Trials aboard a Navy warship in May did not prove the F-35B is ready for combat, a Pentagon report says
The F-35B Lightning II is designed to replace several existing Marine Corps aircraft
Marines say the May testing verified several F-35B capabilities
After nearly 15 years of schedule delays and highly criticized cost increases, U.S. military officials and defense contractors confidently proclaimed the much maligned Joint Strike Fighter program back on track when the Marine Corps declared its version of the F-35 fighter jet combat-ready last month.
However, the fifth generation stealth fighter jet may still have a number of maintenance and reliability problems that “are likely to present significant near-term challenges for the Marine Corps,” according to a complete copy of a recent memo from the Pentagon’s Director of Operational Test and Evaluation (DOT&E), released in a report by the nonpartisan government watchdog group Project on Government Oversight (POGO).
While military officials promoted the F-35’s performance during Marine Corps operational test trials aboard the amphibious assault ship USS Wasp in May as a success and proof that the $400 billion fighter is ready for real-world combat deployment, the POGO report tells a very different story.
Not only did the six F-35Bs used in the demonstration, referred to by the Marines as Operational Test 1, fail to achieve the number of required flight hours necessary to be declared combat-ready, but, in fact, the DOT&E found the trials, “did not – and could not —demonstrate that Block 2B F-35B is operationally effective or suitable for use in any type of limited combat operation, or that it was ready for real-world operational deployments, given the way the event was structured,” the report says.
To qualify as a true operational test with results that would allow the Department of Defense to determine whether or not the F-35B is operationally effective and ready to be deployed, testing would have to be conducted under conditions more representative of real-world operations, the report says.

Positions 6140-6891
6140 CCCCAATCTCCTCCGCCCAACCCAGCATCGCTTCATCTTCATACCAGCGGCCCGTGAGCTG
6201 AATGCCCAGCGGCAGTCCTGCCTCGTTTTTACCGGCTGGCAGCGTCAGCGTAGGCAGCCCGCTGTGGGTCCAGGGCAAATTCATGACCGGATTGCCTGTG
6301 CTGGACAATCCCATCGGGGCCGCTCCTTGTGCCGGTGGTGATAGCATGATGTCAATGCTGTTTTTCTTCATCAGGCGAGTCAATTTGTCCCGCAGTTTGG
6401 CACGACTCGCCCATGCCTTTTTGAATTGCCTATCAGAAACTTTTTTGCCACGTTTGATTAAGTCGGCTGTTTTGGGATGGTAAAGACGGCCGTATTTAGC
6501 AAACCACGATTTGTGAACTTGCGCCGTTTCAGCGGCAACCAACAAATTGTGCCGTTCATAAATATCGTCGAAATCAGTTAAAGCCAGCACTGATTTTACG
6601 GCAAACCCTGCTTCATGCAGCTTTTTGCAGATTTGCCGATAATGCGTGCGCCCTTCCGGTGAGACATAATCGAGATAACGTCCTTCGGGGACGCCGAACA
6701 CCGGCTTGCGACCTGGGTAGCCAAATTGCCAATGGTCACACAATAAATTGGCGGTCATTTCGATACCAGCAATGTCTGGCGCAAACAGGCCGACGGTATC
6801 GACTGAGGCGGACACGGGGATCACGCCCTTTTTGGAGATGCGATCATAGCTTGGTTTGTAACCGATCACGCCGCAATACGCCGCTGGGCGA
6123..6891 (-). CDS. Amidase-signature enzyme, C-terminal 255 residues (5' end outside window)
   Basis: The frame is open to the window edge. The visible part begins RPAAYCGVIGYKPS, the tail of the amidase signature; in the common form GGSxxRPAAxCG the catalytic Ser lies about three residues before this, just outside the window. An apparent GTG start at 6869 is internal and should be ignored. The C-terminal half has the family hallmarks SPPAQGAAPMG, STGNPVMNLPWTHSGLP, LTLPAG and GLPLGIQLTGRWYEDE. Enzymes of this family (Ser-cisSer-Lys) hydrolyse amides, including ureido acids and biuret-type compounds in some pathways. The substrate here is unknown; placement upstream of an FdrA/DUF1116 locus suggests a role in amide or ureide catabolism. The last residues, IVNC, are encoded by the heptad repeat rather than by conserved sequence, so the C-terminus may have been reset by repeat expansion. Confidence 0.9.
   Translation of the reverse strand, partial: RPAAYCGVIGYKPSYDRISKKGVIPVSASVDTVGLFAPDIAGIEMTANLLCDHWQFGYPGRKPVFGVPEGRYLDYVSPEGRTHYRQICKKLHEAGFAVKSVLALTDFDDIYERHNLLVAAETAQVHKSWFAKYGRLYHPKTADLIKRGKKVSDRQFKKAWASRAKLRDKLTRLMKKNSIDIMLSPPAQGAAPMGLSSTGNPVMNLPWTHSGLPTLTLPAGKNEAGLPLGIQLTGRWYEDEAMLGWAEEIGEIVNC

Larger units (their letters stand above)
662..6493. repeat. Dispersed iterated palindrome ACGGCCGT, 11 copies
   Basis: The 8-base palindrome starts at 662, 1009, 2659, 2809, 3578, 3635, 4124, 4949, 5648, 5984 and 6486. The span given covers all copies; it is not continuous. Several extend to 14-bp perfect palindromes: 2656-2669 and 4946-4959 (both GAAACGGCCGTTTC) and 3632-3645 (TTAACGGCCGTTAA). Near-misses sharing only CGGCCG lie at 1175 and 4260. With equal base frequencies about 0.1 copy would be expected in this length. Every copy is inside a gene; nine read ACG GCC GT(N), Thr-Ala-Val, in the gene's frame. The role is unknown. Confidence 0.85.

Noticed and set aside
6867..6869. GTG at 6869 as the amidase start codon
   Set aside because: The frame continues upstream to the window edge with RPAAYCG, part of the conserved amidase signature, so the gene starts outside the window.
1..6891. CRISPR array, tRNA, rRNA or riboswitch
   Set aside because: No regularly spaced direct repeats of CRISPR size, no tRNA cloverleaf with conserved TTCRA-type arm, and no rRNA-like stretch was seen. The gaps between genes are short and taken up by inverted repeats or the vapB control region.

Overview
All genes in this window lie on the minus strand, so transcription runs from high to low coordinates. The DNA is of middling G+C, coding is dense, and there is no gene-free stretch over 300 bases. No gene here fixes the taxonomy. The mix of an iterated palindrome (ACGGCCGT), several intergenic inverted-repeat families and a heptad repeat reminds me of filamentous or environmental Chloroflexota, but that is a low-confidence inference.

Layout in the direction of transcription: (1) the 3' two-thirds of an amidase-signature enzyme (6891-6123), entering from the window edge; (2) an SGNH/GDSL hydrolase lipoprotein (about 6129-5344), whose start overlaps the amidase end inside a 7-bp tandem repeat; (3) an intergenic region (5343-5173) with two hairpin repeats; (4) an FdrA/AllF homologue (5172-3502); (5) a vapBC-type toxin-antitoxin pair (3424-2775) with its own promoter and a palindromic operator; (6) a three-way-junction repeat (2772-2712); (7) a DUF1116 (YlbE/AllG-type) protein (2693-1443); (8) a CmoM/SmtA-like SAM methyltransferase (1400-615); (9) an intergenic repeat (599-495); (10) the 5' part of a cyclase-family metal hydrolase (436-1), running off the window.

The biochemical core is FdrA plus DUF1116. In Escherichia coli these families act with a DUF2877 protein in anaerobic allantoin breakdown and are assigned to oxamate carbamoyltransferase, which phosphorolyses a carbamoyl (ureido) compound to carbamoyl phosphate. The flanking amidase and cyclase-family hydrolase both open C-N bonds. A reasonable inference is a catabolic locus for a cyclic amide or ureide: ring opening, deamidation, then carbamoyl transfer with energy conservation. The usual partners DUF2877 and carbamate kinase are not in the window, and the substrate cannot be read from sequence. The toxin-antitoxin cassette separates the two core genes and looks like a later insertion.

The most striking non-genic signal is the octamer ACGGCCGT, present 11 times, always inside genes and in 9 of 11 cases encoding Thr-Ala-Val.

Highlighting artificial advantages present during the USS Wasp trials, such as a relatively empty flight-deck, “non-operationally representative (supply system)workarounds” to support the aircraft’s unreliable logistics system and “significant assistance from embarked contractor personnel” to help with maintenance, the report concludes that the flight tests aboard the Navy ship failed to simulate the realistic combat conditions necessary to show whether or not the F-35B is ready for actual deployment.
“This report indicates exactly what some of us have been warning about all along,” said Rep. Jackie Speier, D-California, a member of the House Armed Services Committee, and a consistent critic of the F-35 program. “The services are rushing to declare the F-35 ready for combat, ignoring clear readiness issues in order to show that the program is ‘back on track,’ but just saying something doesn’t make it so. The jets currently can’t perform many missions in the real world because of mistakes made throughout the development and procurement process,” she said.
While the event aboard the USS Wasp did not qualify as a true operational test in the eyes of the DOT&E, the report says the trials did serve as a useful training opportunity for the Marines assigned to F-35B units and highlighted a number of issues, particularly with the aircraft’s integration with existing ships and maintenance challenges, that were important to identify before its first deployment.
The Marine Corps said it does not agree with all of the conclusions and opinions outlined by the DOT&E in the POGO report, due to what it called a lack of context and qualifying information, according to a statement provided to CNN.
“During OT-1, we wanted to prove that non-test F-35B aircraft could be operated and sustained aboard an L-class ship,” the Marine Corps said in a statement. “We successfully did that. The two weeks of operational testing assessed the aircraft’s integration with the U.S. Navy ship and crew, operating a wide array of flight and deck operations.”
The Marine Cops also said that the extensive testing done verified expected F-35B capabilities: successful missile shots; successful steel-on-steel, air-to-ground deliveries; and three successful sea-trials.
“At IOC, the F-35B targeted in real time, talked to forward air controllers over the radio and data-link, and put weapons on target. The F-35B can provide close air support in threat environments where our current platforms would not survive, and the synthetic aperture radar gives us a through-the-weather targeting capability where the majority of our legacy targeting systems are simply ineffective,” the Marine Corps said.
Despite the fact that the observations outlined by the DOT&E within the POGO report contradict those made by defense contractors and military officials last month, the Marine Corps says F-35B’s ability to carry more fuel than the legacy fighters currently in use and weapon payload, coupled with the completion of the installation of Block 3F software on all Marine Corps F-35Bs in the 2017 time frame, means the jet will surpass anything the U.S. has in its arsenal today.
“Data collected and lessons learned during OT-1 will lay the groundwork for F-35B deployments aboard U.S. Navy amphibious carriers now that the U.S. Marine Corps’ F-35B Lightning II aircraft reached initial operational capability (IOC) on July 31, 2015,” the Marine Corps said.